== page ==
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American Civil War anniversary remembered. . .in Dublin
As the United States begins a series of commemorations of the 150th anniversary of the Civil War, this momentous conflict is even being marked beyond the nation's borders.
This weekend the National Museum of Ireland in Dublin is having a series of events to mark the contribution of Irish immigrants on both sides of the Civil War. While most Irish immigrants went to the industrial North and thus ended up in the Union army, there were a significant number of Irish Confederates as well. Also, the famous New York City draft riots were mostly instigated by poor Irish immigrants who objected to the fact that rich people could buy their way out of the draft.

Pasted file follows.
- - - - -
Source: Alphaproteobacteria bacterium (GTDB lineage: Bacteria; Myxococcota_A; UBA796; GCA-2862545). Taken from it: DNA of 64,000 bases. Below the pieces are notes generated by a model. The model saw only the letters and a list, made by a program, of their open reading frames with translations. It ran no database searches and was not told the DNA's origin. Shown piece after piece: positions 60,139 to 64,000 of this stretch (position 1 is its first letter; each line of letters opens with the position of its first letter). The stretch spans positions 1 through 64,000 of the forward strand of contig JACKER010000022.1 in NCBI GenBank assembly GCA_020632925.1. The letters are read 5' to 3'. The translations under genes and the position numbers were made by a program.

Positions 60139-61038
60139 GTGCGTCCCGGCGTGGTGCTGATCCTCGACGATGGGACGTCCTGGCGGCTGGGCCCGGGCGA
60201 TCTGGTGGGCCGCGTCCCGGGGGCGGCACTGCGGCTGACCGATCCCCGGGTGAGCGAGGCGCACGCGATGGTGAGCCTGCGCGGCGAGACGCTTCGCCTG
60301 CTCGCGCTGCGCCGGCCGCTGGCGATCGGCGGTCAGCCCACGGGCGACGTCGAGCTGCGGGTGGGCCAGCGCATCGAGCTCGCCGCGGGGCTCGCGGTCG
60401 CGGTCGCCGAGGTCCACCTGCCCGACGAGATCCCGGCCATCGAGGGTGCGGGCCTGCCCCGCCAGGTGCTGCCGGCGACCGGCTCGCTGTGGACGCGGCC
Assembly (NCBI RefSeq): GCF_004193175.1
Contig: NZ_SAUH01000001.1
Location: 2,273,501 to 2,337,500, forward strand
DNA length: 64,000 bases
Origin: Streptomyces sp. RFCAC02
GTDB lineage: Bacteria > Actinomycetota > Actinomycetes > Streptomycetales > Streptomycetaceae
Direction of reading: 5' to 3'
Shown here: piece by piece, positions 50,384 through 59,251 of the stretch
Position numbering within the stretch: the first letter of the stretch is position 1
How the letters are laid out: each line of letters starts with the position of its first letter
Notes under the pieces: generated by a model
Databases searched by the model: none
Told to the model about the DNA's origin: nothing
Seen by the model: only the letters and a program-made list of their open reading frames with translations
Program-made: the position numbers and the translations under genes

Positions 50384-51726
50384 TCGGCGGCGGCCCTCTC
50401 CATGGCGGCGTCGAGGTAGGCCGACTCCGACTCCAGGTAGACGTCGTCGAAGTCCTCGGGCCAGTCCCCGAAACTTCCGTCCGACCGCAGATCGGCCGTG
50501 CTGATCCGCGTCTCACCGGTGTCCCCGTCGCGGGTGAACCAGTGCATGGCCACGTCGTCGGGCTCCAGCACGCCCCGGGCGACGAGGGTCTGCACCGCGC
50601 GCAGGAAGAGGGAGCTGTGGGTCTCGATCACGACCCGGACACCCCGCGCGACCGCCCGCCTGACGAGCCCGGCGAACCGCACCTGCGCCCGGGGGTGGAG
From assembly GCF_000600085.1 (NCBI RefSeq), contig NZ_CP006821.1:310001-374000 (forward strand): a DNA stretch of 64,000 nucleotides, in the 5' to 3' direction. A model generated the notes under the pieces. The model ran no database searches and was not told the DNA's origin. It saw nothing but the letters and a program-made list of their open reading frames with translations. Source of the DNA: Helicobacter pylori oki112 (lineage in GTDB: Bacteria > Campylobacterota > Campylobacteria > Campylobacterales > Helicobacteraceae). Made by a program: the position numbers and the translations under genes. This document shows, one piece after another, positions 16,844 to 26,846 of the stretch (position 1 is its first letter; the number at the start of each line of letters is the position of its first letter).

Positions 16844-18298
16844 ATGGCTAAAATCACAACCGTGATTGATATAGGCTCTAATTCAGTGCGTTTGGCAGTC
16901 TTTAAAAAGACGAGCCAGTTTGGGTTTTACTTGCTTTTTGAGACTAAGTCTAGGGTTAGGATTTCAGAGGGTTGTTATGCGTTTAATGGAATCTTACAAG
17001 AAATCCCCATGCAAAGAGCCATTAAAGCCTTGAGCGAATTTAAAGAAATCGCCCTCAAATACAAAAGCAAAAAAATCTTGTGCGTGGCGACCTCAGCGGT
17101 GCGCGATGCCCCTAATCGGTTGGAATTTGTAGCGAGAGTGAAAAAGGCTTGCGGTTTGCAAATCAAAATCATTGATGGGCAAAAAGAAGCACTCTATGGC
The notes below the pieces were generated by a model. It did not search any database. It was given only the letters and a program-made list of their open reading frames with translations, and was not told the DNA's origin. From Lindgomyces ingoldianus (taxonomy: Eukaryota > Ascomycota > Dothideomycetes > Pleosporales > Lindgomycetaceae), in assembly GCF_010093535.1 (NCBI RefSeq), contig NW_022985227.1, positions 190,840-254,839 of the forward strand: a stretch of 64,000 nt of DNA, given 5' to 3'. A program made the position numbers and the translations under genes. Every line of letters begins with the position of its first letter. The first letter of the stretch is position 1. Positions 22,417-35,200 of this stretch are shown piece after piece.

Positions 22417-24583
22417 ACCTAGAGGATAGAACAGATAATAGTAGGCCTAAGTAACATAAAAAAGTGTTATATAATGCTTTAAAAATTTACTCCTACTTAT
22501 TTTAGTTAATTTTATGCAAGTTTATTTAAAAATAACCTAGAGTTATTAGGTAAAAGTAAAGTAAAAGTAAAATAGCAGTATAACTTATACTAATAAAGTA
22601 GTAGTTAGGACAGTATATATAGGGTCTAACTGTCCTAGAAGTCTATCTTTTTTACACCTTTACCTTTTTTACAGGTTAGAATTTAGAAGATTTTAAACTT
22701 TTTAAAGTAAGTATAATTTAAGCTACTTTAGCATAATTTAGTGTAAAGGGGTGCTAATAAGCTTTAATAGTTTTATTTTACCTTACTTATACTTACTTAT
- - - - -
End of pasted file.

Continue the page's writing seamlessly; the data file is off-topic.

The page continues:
Unless you're in Dublin at the moment you'll miss the lectures and free live music, but if you're going to Dublin check out the museum's permanent Soldiers & Chiefs exhibition at Collins Barracks, which outlines Irish military history including the Irish people's part in the American Civil War.
[Image of Lt. Col. James J. Smith and officers of 69th New York Infantry (Irish Brigade) courtesy Library of Congress]